The House on Tuesday passed legislation that would ensure federal protections for same-sex and interracial marriages.
The Respect for Marriage Act had bipartisan support, with 47 Republicans joining all Democrats to vote for the measure. Another 157 Republicans voted no. It would repeal the 1996 Defense of Marriage Act, which defines marriage as the union of one man and one woman. A Gallup poll conducted last month found that 70 percent of U.S. adults believe same-sex marriages should be recognized by the law as valid.
In June, at the same time the Supreme Court overturned Roe v. Wade, Justice Clarence Thomas wrote an opinion questioning whether the court should "reconsider" the rulings that guarantee access to birth control and allow same-sex couples to marry.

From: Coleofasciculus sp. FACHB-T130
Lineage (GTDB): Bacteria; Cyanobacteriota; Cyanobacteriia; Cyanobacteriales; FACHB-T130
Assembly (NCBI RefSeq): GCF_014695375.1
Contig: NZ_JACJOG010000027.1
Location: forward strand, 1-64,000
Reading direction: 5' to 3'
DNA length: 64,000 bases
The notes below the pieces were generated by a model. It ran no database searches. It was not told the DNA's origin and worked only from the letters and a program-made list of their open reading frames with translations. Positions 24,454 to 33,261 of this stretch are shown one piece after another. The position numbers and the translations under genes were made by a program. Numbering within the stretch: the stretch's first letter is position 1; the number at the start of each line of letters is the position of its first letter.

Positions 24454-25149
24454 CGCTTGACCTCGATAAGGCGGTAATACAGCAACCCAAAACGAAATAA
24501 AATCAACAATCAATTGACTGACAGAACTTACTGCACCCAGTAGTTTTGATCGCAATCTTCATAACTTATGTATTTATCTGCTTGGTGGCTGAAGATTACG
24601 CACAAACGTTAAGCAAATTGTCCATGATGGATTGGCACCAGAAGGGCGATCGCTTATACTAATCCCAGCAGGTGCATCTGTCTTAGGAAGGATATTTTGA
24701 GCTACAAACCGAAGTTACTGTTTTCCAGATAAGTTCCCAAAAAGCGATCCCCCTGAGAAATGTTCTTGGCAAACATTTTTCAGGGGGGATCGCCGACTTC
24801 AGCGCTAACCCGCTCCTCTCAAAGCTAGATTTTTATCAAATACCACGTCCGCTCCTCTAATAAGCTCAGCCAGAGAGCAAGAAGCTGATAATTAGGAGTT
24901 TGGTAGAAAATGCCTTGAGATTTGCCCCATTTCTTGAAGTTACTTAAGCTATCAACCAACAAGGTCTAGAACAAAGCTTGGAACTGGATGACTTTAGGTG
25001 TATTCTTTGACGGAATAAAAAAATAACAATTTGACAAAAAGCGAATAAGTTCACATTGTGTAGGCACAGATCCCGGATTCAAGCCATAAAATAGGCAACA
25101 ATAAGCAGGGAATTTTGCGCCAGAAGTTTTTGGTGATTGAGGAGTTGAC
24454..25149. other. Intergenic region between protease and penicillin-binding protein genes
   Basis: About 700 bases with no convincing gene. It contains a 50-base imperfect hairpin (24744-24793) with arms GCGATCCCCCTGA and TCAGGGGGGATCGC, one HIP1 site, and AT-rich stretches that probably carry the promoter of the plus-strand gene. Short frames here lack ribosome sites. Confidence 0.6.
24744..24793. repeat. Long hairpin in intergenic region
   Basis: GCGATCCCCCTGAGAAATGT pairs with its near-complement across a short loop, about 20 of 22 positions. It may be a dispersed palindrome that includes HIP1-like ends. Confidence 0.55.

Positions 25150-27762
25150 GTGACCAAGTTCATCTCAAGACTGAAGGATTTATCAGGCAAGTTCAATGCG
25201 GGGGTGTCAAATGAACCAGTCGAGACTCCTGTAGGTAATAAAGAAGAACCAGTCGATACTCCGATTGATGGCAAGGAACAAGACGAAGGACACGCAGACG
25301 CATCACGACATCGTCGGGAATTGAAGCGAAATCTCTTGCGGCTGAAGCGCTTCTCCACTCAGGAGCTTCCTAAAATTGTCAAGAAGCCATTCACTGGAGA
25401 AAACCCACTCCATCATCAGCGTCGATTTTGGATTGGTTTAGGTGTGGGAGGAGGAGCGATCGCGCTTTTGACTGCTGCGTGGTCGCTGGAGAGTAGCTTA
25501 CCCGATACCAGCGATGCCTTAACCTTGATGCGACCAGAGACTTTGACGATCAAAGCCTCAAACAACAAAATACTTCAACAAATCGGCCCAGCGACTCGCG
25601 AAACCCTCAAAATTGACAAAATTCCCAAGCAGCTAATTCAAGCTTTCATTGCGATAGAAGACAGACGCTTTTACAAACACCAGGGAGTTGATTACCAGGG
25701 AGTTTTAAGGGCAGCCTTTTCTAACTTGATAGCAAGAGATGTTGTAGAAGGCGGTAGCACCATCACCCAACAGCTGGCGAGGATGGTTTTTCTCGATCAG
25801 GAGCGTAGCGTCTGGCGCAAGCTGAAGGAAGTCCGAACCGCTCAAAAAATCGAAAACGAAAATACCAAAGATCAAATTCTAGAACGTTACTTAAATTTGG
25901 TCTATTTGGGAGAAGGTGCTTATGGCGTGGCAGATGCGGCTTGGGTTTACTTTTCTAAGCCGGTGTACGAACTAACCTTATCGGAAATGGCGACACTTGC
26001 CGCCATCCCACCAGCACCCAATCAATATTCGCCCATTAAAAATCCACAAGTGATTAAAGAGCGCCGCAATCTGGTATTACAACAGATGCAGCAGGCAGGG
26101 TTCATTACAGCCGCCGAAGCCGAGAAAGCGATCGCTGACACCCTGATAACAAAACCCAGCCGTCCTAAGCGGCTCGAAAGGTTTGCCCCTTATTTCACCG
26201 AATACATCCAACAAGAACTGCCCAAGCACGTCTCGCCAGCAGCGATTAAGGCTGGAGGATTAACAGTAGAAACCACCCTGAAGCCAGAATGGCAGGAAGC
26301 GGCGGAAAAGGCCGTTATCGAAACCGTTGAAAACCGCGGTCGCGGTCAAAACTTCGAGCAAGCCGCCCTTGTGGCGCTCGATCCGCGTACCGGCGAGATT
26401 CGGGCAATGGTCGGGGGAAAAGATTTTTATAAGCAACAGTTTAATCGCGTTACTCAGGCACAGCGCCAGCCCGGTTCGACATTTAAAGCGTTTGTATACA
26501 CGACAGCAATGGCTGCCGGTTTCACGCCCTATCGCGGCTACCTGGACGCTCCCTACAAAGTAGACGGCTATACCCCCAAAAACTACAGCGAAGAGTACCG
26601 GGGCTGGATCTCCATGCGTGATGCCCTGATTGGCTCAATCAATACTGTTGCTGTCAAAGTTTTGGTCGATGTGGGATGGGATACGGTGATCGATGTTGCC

In a statement Monday, Rep. Jerrold Nadler (D-N.Y.) said lawmakers "cannot sit idly by as the hard-earned gains of the equality movement are systemically eroded. If Justice Thomas' concurrence teaches anything, it's that we cannot let our guard down or the rights and freedoms that we have come to cherish will vanish into a cloud of radical ideology and dubious legal reasoning."
It's not clear if there is enough support in the evenly divided Senate to pass the legislation over a Republican filibuster, and Senate Majority Leader Chuck Schumer (D-N.Y.) has not yet committed to holding a vote on the bill.